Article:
Traveling Smart

By Dorothea Helms

There are several ways to gauge whether a marriage is on solid ground. One is to do a long car trip together and see how it goes. My husband and I put our 35-year marriage to the test in May, except we added an extra challenge. We drove 3,800 km in total on our holidays – in his Smart Car!

When Rich asked me a few months ago whether I’d like to attend a microcar conference festival in Madison, Georgia with him in May, he was shocked when I said yes. He had already taken several long trips with the Smart – even as far as Arkansas – and I was always too busy to go. I’d ridden in the Smart many times, but never for long distances. I figured with months to plan, I could take a few days away from my freelance writing businesses. Plus, we were able to combine the car event with visits to family along the way.

At the time of my promise, I didn’t think of little things like packing for two people for nine days in a Smart Car. The hatchback “trunk“ is more sizable than most people think, but it takes some creativity to cram in enough “stuff“ for a substantial trip into one medium suitcase each. I knew I was in trouble when I started eliminating jewelry because it would take up too much space in my bag.

We managed to fit in our suitcases, plus a camera bag, laptop computer, cloth bag full of maps and books, and my handbag. Oh, and the two of us. That car was FULL. And so we started off.

As soon as we crossed the U.S. border, people started doing double-takes as they passed us on the highway in their big vehicles. I couldn’t believe how many passengers pulled out cell phones and took our photo as we were traveling at 65 miles per hour. I’d love to tell you it’s because I’m devastatingly beautiful – but I’m pretty sure it’s because Americans are still in awe of the Smart Car. As yet, it’s not available in the States, but a gas version will be introduced in the U.S. next year. Dozens of people came up to us during our trip to say they’d put down their $99 to reserve a Smart.

For the past two-and-a-half-years, I’ve been hearing from Rich how he never made good time on trips because he had to answer so many questions about the vehicle at every rest stop, restaurant and hotel. Well, in May, I was witness to it.

Here are the answers we repeated at least 200 times. You figure out the questions.

  • Diesel
  • 60
  • Amazingly safe
  • Bought it in Canada

The highlight of the trip was “Micros in Madison 2007“ featuring the national meet of the Vintage Motorcar Club. The event was organized by Bruce Weiner, who used to own Dubble Bubble here in Canada, and was held at the grounds of his Microcar Museum – Double Bubble Acres. Bruce was a remarkably generous host, and people showed up with their microcars from all over North America. Imagine acres of tiny, brightly coloured cars and scooters that people have restored, rejuvenated and polished to within an inch of their vehicle lives. We joined six other Smart Cars, which were welcomed with enthusiasm – even though our vehicles were limousine sized compared to the other micros!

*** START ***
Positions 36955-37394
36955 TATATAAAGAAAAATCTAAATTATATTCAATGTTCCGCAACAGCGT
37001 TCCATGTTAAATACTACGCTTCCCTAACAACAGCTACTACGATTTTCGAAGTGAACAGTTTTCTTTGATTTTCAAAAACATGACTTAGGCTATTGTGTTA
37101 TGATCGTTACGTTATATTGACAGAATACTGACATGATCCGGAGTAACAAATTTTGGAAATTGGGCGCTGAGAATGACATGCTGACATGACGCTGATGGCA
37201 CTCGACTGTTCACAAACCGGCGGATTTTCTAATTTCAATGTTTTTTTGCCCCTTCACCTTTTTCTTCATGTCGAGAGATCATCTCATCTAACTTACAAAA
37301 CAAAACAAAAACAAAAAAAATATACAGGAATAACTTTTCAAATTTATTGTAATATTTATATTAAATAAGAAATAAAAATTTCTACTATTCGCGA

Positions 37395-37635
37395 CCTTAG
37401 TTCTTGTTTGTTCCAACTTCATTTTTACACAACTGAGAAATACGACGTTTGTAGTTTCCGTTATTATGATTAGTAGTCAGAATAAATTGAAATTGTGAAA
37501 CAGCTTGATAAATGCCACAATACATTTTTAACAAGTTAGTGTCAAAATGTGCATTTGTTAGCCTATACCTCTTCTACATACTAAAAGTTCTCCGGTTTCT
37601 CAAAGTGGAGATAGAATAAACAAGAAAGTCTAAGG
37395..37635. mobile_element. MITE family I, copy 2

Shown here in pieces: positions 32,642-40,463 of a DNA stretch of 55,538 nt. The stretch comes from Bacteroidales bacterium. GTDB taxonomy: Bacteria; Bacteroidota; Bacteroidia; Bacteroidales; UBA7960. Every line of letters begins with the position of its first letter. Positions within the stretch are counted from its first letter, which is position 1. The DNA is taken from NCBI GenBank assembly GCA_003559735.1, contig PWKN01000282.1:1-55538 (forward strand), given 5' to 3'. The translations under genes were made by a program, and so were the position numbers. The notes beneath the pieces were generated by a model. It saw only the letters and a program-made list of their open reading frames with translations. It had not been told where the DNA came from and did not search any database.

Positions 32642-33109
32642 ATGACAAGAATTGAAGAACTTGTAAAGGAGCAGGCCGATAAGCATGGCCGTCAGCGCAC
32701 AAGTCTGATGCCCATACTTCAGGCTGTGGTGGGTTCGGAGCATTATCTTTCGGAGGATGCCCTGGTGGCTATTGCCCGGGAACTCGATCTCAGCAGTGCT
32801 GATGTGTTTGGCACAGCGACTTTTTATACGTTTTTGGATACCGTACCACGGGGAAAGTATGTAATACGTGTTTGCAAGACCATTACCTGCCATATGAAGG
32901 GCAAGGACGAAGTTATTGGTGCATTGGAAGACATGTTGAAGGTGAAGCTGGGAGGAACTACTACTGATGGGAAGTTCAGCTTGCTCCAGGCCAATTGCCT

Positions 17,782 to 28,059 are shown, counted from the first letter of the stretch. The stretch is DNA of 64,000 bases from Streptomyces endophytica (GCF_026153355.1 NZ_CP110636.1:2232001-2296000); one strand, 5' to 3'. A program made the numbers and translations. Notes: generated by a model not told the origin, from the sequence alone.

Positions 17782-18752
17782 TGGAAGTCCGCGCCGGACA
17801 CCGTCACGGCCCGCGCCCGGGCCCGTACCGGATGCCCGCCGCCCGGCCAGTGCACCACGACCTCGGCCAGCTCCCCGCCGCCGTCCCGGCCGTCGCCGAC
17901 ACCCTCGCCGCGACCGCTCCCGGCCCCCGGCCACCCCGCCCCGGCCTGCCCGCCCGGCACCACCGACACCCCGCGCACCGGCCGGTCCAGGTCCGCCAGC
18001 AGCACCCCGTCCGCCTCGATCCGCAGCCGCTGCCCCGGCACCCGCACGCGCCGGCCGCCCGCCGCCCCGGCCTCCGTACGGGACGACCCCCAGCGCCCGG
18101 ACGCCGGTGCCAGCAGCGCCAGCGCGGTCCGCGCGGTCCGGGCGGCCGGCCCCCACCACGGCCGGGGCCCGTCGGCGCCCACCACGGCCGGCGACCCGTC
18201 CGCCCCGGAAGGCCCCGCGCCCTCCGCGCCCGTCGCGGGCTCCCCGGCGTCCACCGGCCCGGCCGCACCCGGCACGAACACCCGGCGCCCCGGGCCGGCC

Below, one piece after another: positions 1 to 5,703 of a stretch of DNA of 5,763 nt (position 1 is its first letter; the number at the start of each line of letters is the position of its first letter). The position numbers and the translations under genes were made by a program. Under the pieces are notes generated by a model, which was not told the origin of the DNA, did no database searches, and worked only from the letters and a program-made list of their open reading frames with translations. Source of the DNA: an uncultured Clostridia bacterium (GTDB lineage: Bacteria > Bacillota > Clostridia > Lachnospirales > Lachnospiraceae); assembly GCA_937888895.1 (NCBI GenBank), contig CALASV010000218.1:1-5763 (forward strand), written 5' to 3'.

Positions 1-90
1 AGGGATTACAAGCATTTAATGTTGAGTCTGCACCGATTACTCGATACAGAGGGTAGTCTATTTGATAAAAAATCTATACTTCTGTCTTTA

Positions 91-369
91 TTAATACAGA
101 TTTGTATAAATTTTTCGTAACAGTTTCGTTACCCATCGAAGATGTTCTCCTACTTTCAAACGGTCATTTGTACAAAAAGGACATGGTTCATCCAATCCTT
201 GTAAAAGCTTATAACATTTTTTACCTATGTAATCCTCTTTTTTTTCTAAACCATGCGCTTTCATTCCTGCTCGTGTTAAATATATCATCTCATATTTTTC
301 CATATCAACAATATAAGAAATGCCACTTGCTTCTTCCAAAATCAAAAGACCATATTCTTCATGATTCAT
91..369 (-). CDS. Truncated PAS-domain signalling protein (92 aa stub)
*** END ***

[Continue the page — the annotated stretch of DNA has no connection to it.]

One of the most exciting parts of the weekend was when the awards were announced – and a Canadian vehicle won 1st Place Motorcar. The 1934 Raleigh Safety Seven is owned by Thornhill resident Peter Svilans, who attended the show with his wife Liz and their son Patrick. The entire family had a hand in restoring the car, although Peter admits that, “Liz has rescued me more times than she’s worked on the car. She tows me when it breaks down!“

Peter used to restore vehicles for Bruce Weiner when the microcar collector was based in Concord with Dubble Bubble. In fact, Peter and Patrick have restored more than 50 of the cars on display in the Madison museum. As for winning 1st Place at the conference, Peter says he was surprised. “The Raleigh isn’t the prettiest of vehicles. I thought it was a face only a mother could love.“

You can’t really say Peter and Liz tested their marriage the way Rich and I did; they drove down with Patrick in a large vehicle and trailered the Raleigh. I bet Liz got to bring all the jewelry she wanted.

Was our trip a success? Well, Rich and I had a lot of fun and we’re still married – but we just bought a Jeep Patriot for future road trips. Why tempt fate?

Dorothea Helms connects people and ideas, and can be reached at writer@wsws.ca

The Smart Cars were the largest vehicles at the microcar festival in Georgia
The Smart Cars were the largest vehicles at the microcar festival in Georgia

“1st Place Motorcar“ went to this 1934 Raleigh Safety Seven owned by Peter Svilans of Thornhill, Ontario
“1st Place Motorcar“ went to this 1934 Raleigh Safety Seven owned by Peter Svilans of Thornhill, Ontario

This 1965 Peel P50 is the smallest production microcar ever produced
This 1965 Peel P50 is the smallest production microcar ever produced

Appeared in the Toronto Sun Autonet – July 22, 2007

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